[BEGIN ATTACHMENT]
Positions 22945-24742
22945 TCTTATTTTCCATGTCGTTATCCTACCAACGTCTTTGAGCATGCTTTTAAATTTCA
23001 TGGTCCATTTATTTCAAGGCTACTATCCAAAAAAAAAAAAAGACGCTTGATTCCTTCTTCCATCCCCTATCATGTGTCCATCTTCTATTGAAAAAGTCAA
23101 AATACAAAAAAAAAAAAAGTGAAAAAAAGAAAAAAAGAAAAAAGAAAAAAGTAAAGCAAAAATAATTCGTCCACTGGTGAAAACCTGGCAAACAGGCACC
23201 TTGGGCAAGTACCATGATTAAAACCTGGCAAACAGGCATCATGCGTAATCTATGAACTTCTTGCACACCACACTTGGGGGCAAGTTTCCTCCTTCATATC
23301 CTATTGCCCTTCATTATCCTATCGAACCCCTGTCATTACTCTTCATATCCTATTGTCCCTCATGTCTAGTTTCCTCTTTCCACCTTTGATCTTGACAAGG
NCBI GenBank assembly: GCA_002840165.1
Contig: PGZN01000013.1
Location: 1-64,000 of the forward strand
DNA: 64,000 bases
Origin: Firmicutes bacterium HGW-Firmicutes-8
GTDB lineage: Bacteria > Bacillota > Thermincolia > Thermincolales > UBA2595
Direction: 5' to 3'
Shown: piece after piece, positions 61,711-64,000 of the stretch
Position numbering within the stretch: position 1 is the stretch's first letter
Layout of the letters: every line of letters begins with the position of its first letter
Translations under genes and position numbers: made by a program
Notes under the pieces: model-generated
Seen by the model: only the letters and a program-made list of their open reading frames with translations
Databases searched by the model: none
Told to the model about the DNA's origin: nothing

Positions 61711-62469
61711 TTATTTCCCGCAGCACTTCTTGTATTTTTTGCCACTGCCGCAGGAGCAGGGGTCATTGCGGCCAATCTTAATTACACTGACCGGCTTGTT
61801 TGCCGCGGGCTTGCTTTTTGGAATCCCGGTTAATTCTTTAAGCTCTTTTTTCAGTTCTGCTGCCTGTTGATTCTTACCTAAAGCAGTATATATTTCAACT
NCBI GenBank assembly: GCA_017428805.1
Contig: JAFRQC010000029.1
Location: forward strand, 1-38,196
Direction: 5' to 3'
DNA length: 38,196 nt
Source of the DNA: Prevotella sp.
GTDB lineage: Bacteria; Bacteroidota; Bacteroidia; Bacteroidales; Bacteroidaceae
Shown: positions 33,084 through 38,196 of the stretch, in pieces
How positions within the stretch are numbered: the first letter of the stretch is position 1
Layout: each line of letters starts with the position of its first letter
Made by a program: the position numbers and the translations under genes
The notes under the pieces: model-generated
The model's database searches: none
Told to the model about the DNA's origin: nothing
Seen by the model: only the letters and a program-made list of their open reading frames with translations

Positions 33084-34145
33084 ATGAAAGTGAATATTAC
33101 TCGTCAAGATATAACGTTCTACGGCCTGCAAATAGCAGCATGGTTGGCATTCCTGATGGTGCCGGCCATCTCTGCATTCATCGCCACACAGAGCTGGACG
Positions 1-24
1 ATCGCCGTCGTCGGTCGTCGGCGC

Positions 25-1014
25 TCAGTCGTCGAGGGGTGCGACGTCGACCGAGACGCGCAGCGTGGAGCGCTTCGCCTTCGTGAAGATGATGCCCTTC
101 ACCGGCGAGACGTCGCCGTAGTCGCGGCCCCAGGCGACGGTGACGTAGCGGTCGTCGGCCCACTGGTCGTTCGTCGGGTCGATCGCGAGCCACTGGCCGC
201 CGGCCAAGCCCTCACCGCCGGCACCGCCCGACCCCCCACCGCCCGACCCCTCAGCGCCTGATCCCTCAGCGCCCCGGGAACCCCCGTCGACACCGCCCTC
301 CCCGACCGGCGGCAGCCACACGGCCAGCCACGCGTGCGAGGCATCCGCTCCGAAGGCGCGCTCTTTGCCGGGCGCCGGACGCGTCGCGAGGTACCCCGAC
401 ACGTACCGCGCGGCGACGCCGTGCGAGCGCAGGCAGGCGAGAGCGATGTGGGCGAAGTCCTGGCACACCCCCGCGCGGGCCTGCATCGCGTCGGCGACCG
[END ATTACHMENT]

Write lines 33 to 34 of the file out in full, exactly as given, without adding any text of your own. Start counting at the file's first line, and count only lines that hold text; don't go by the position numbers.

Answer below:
How positions within the stretch are numbered: the first letter of the stretch is position 1
Layout: each line of letters starts with the position of its first letter